The Palm Coast City Council voted 3-2 at a May 16 meeting to increase the city’s stormwater fees over the next five years while also restricting increases after that five-year period.
Beginning Oct. 1, Palm Coast residents will pay $28.34 per month, up from the current rate of $22.27. Over the next five years, the bill will increase to $39.10, a 75% increase.
But restrictions linked to the rate hike would prevent future City Council members from implementing additional large rate hikes for at least five years after October 2028.
Any additional increase in stormwater fees would be capped at that year’s Consumer Price Index rate. The rates will also be reviewed annually, Stormwater and Engineering Director Carl Cote said.
Vice Mayor Ed Danko and Council member Cathy Heighter both voted against the increase, saying the amount was too drastic.
What's before you today is the bare minimum to maintain the system to not have to have those big [failures.] — Carl Cote, Stormwater and Engineering Director
Cote said the rate hike addresses the increased cost of materials and the needs of the stormwater system.
“Our failures are happening faster than we’re either lining the pipes or replacing those pipes,” Cote said. “What’s before you today is the bare minimum to maintain the system to not have to have those big [failures.]”
Stormwater rate hikes have been discussed at City Council meetings since February, when Cote first presented the need for additional funding to the council. In his original presentation, the rate proposals were spread across five tiers and topped at a $45.16 monthly bill for residents after the five-year period.
Since then, the stormwater department has trimmed off “wish list” items and removed the cost of right-of-way mowing.
At the May 2 meeting, Cote said the Stormwater Department will be functioning on the bare minimum for operational reserves and use any excess money to fund projects.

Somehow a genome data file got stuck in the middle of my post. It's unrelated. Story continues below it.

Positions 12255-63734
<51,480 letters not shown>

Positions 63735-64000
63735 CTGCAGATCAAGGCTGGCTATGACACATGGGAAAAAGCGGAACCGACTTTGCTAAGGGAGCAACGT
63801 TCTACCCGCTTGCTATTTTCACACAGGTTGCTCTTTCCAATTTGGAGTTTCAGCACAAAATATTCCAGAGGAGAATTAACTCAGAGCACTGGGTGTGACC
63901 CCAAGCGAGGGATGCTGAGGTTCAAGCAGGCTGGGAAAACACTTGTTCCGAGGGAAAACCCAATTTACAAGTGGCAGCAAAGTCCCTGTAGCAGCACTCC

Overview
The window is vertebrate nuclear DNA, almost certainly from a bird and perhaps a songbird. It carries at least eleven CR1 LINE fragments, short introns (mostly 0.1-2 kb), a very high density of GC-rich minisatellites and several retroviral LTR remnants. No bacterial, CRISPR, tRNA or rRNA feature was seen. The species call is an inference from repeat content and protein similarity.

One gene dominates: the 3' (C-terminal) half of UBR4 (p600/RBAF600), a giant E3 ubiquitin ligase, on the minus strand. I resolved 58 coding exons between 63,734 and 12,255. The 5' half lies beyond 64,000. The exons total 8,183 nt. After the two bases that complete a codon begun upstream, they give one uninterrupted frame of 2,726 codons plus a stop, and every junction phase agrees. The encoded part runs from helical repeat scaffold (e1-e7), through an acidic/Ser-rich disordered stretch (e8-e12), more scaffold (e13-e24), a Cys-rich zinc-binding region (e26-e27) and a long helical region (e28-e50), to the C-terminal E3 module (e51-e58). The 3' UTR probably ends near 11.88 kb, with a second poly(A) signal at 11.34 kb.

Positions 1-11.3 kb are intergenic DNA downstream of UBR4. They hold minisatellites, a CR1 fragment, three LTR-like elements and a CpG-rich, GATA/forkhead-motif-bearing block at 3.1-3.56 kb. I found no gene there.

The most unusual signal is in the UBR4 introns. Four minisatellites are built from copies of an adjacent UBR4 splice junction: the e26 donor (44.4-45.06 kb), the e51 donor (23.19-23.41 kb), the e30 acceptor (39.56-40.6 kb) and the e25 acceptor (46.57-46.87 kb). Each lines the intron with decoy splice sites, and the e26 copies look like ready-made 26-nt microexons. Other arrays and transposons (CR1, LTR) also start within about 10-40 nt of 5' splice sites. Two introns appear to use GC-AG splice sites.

“We’ve gone back several times and took those hard looks and cut back to the basic minimum,” Cote said.
Despite the restrictions in place and Cote’s statements about needing the funding, Danko said the department needs to learn to “tighten the belt” instead of asking for the additional funding.
“To me, it’s a tax,” Danko said. “...My suggestion is do what the rest of us are doing. Learn how to tighten your belts; learn how not to waste money.”
Palm Coast resident Gene Dowd said during the meeting’s public comment period that while he didn’t envy the council’s position, in this case, they needed to make the tough decision.
“I don’t care what the rate is. I want safe water, I want safe roads and I want stormwater,” he said. “That’s what I pay my taxes for.”
Council member Theresa Carli Pontieri proposed the restrictions on future increases.
“I just want there to be some [assurance] to our residents that they’re not going to look at another increase like this come 2028,” Pontieri said.
Klufas cautioned his fellow members about handicapping future City Councils from being able to plan for more expensive projects, especially when pipes are at their end of life.
I don't care what the rate is. I want safe water, I want safe roads and I want stormwater. That's what I pay my taxes for. — Gene Dowd, Palm Coast resident
This is the second doubling since 2018, he said, and no one knows what the future might require.
“If you had told me that the whole world was going to shut down [in 2020] ... I wouldn’t have bought that at all,” Klufas said. “But here we are.